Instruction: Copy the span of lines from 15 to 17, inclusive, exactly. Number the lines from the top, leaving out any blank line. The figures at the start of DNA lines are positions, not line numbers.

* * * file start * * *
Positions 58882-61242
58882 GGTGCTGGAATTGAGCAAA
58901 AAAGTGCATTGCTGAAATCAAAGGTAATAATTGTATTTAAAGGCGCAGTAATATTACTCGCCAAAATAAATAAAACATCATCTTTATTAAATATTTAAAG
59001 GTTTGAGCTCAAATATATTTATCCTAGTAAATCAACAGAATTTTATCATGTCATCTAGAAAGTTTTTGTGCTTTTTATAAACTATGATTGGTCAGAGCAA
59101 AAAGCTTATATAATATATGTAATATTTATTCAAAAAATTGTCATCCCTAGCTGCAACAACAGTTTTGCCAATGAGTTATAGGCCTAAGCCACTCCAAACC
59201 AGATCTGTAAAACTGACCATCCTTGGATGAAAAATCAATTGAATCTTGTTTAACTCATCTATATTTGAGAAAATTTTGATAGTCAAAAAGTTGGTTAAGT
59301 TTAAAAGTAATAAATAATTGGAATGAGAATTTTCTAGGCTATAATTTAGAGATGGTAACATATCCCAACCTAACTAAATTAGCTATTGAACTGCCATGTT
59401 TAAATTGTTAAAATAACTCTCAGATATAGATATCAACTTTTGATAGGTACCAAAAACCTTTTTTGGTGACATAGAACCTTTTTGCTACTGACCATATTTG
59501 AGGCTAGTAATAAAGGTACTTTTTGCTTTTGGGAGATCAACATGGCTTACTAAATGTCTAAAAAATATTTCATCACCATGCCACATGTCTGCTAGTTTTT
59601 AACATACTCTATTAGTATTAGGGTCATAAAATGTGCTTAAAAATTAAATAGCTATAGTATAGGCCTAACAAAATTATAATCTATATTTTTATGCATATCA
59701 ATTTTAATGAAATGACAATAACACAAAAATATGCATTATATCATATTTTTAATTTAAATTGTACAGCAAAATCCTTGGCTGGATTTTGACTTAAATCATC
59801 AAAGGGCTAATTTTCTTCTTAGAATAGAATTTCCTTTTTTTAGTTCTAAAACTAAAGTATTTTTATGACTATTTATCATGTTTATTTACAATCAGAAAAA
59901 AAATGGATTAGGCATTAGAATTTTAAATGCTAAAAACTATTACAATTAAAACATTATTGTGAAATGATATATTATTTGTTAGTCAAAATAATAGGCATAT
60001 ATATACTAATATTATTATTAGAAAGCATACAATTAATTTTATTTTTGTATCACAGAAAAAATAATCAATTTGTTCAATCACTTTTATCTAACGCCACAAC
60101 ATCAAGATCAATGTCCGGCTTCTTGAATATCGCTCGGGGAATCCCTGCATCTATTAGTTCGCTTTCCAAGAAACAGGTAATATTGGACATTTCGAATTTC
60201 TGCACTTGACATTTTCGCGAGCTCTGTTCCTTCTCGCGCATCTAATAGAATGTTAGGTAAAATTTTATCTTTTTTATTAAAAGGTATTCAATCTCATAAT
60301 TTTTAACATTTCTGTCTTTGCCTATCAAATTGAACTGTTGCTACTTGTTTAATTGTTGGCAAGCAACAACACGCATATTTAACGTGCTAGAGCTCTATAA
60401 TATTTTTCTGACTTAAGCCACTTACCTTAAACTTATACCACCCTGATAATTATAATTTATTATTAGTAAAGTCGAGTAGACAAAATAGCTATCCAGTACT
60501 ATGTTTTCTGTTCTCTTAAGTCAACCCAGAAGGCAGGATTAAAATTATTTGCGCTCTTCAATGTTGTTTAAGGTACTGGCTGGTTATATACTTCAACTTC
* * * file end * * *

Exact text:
60101 ATCAAGATCAATGTCCGGCTTCTTGAATATCGCTCGGGGAATCCCTGCATCTATTAGTTCGCTTTCCAAGAAACAGGTAATATTGGACATTTCGAATTTC
60201 TGCACTTGACATTTTCGCGAGCTCTGTTCCTTCTCGCGCATCTAATAGAATGTTAGGTAAAATTTTATCTTTTTTATTAAAAGGTATTCAATCTCATAAT
60301 TTTTAACATTTCTGTCTTTGCCTATCAAATTGAACTGTTGCTACTTGTTTAATTGTTGGCAAGCAACAACACGCATATTTAACGTGCTAGAGCTCTATAA